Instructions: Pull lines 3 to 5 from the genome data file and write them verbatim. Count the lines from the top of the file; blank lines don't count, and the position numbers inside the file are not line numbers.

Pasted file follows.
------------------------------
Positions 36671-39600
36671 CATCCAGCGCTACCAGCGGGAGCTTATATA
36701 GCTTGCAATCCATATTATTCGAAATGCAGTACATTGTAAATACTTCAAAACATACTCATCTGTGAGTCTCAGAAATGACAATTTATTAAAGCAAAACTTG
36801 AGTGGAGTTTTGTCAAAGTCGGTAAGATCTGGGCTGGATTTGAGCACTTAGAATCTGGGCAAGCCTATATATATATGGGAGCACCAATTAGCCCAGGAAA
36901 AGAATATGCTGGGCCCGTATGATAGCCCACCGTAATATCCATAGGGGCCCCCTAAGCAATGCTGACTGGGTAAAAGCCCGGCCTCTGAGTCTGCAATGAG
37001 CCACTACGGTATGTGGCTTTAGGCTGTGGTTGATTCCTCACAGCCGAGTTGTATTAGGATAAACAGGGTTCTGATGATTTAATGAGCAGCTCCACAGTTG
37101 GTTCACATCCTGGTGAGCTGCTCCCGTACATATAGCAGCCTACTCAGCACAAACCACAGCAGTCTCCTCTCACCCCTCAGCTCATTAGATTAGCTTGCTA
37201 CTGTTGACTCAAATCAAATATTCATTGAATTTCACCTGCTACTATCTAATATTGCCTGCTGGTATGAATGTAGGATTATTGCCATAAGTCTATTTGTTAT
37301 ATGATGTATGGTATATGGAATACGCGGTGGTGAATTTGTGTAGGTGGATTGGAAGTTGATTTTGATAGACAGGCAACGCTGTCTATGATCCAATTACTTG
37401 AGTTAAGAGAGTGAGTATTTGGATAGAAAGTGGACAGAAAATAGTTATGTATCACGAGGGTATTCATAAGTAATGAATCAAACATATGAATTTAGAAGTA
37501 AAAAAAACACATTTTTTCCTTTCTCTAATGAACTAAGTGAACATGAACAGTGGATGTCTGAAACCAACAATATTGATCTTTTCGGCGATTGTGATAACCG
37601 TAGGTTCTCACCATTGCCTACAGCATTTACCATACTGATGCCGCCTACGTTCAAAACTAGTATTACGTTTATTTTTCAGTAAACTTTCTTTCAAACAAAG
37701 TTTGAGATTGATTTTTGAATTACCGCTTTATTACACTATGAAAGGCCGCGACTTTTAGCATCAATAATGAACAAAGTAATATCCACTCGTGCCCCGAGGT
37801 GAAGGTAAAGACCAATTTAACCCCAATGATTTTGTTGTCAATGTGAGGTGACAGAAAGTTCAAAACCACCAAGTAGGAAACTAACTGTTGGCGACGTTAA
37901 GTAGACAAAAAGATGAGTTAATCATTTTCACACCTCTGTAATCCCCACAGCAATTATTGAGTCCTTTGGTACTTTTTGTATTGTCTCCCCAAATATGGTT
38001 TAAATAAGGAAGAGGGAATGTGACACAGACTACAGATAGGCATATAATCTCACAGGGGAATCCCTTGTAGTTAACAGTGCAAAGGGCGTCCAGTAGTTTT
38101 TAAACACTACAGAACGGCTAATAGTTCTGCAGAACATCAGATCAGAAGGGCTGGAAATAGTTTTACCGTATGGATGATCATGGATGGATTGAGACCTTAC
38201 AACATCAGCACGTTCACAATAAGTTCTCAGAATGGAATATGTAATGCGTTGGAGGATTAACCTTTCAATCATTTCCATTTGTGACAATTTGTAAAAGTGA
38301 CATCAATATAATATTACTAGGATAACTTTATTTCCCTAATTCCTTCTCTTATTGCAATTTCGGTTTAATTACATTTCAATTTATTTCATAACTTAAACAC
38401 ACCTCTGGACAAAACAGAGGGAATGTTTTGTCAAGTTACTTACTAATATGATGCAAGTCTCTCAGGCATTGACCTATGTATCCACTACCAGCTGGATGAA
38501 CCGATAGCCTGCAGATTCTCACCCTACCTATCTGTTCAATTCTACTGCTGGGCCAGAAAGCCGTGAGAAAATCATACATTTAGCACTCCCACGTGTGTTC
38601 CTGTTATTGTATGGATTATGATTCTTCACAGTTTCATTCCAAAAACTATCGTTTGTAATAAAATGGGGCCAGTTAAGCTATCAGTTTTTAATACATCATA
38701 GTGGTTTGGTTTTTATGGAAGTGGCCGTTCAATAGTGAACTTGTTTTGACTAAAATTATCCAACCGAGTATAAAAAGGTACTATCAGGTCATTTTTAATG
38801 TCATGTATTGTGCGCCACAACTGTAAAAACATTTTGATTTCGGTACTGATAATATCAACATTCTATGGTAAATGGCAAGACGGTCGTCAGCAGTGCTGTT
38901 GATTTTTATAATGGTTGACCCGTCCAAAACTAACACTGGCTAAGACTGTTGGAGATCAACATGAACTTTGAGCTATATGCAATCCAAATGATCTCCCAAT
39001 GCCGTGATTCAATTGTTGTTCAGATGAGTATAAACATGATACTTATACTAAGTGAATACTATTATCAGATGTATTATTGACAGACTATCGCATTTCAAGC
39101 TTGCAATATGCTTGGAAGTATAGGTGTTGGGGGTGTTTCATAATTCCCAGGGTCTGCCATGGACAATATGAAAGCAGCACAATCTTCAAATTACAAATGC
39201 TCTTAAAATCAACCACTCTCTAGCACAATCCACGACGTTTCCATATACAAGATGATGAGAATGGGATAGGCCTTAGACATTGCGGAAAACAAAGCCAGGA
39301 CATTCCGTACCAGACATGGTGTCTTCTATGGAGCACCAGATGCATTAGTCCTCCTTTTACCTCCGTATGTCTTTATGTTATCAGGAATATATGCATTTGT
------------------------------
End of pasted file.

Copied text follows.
36701 GCTTGCAATCCATATTATTCGAAATGCAGTACATTGTAAATACTTCAAAACATACTCATCTGTGAGTCTCAGAAATGACAATTTATTAAAGCAAAACTTG
36801 AGTGGAGTTTTGTCAAAGTCGGTAAGATCTGGGCTGGATTTGAGCACTTAGAATCTGGGCAAGCCTATATATATATGGGAGCACCAATTAGCCCAGGAAA
36901 AGAATATGCTGGGCCCGTATGATAGCCCACCGTAATATCCATAGGGGCCCCCTAAGCAATGCTGACTGGGTAAAAGCCCGGCCTCTGAGTCTGCAATGAG